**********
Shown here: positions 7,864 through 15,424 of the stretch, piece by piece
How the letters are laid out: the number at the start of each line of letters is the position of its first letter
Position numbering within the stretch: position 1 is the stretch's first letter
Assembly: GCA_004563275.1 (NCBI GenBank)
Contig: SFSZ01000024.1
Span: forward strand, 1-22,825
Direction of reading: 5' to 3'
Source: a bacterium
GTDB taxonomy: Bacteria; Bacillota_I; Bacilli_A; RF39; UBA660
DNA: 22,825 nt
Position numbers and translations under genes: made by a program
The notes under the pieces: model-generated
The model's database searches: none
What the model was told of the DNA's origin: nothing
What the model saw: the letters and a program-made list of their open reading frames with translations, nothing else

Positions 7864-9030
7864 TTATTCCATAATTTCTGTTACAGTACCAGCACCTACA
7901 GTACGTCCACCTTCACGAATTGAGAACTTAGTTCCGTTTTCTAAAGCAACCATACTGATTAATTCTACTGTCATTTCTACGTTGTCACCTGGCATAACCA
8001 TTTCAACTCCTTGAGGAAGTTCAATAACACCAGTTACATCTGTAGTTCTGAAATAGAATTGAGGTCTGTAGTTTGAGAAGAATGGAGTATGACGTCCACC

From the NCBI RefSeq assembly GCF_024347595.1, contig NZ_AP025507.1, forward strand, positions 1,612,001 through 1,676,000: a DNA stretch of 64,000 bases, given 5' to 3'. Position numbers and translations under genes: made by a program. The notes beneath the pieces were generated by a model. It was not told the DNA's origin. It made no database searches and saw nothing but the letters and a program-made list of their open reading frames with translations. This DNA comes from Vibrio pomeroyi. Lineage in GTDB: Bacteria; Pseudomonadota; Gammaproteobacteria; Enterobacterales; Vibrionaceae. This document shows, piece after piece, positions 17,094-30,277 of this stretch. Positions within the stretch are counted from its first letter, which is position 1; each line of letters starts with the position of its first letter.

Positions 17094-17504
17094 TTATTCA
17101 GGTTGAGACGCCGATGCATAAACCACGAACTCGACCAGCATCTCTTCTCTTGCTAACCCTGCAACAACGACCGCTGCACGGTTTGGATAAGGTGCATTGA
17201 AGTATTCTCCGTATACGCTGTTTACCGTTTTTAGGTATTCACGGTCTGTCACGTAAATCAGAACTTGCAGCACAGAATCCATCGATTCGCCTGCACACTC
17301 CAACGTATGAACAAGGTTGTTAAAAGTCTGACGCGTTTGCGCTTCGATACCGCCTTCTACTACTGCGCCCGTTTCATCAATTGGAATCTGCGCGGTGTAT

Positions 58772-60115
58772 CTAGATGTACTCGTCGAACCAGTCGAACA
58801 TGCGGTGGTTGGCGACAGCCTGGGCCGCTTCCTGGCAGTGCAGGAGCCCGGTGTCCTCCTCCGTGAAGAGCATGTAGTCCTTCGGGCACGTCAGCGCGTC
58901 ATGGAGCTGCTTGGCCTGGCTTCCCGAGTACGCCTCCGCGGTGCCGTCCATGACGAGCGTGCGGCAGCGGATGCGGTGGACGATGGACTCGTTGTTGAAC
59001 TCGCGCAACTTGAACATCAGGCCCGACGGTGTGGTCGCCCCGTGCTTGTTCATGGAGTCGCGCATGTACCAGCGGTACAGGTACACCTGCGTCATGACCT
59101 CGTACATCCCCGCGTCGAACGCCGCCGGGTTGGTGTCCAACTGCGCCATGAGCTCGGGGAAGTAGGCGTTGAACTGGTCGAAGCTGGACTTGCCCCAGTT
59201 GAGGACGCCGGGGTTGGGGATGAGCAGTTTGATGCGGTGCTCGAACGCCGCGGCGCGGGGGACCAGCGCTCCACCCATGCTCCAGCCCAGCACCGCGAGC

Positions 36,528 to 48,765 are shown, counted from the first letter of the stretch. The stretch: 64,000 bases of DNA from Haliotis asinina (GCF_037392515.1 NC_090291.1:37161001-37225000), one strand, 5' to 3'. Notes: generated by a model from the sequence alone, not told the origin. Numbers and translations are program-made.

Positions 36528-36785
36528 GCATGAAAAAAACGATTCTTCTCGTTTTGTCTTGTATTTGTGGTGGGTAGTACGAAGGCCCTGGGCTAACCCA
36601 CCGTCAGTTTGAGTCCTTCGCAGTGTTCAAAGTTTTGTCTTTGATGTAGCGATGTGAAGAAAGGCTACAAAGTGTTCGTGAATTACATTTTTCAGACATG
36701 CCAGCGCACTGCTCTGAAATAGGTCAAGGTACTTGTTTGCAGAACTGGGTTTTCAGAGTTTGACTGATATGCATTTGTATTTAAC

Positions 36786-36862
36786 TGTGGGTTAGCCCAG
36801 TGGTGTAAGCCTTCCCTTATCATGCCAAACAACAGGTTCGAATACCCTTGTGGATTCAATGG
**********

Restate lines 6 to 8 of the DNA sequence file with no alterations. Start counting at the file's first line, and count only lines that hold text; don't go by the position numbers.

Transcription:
Span: forward strand, 1-22,825
Direction of reading: 5' to 3'
Source: a bacterium